Land Degradation and Restoration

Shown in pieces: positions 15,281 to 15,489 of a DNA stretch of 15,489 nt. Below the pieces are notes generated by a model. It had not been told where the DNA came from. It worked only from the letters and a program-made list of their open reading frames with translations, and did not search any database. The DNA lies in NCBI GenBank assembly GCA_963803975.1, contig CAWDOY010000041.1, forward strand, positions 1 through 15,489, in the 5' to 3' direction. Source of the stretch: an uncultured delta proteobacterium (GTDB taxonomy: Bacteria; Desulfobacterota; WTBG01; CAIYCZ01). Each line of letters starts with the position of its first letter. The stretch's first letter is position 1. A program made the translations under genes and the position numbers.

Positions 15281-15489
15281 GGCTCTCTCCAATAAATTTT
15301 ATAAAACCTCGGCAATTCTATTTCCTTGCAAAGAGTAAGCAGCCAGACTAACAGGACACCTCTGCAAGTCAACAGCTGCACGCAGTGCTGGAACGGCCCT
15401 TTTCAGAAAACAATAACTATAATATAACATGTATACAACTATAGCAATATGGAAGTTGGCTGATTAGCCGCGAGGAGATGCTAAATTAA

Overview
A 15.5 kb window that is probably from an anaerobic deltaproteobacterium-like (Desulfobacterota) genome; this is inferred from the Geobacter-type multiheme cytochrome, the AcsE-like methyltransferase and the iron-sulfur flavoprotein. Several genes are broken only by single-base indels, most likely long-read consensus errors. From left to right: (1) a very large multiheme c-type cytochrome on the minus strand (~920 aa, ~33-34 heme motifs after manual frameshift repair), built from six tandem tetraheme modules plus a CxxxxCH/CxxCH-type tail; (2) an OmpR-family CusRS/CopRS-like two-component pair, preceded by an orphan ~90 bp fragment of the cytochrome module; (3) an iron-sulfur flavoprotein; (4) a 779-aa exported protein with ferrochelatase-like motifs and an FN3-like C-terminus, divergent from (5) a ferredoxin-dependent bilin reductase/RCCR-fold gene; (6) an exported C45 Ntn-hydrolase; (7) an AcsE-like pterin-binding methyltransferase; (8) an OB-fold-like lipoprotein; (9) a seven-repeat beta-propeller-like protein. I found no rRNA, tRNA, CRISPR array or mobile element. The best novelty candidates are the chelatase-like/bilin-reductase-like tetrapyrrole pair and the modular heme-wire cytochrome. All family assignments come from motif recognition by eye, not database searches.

Experiences worldwide reveal that degraded lands restoration projects achieve little success or fail. Hence, understanding the underlying causes and accordingly, devising appropriate restoration mechanisms is crucial. In doing so, the ever-increasing aspiration and global commitments in degraded lands restoration could be realized. Here we explain that arbuscular mycorrhizal fungi(AMF)biotechnology is a potential mechanism to significantly improve the restoration success of degraded lands. There are abundant scientific evidence to demonstrate that AMF significantly improve soil attributes, increase above and below ground biodiversity, significantly improve tree/shrub seedlings survival, growth and establishment on moisture and nutrient stressed soils. AMF have also been shown to drive plant succession and may prevent invasion by alien species. The very few conditions where infective AMF are low in abundance and diversity is when the soil erodes, is disturbed and is devoid of vegetation cover. Thes e are all common features of degradedlands. Meanwhile, degradedlands harbor low levels of infective AMF abundance and diversity. Therefore, the successful restoration of infective AMF can potentially improve the restoration success of degraded lands. Better AMF inoculation effects result when inoculaare composed of native fungi instead of exotics, early seral instead of late seral fungi, and are consortia instead of few or single species. Future research efforts should focus on AMF effect on plant community primary productivity and plant competition. Further investigation focusing on forest ecosystems, and carried out at the field condition is highly recommended. Devising cheap and ethically widely accepted inocula production methods and better ways of AMF insitu management for effective restoration of degraed lands will also remain to be important research areas.
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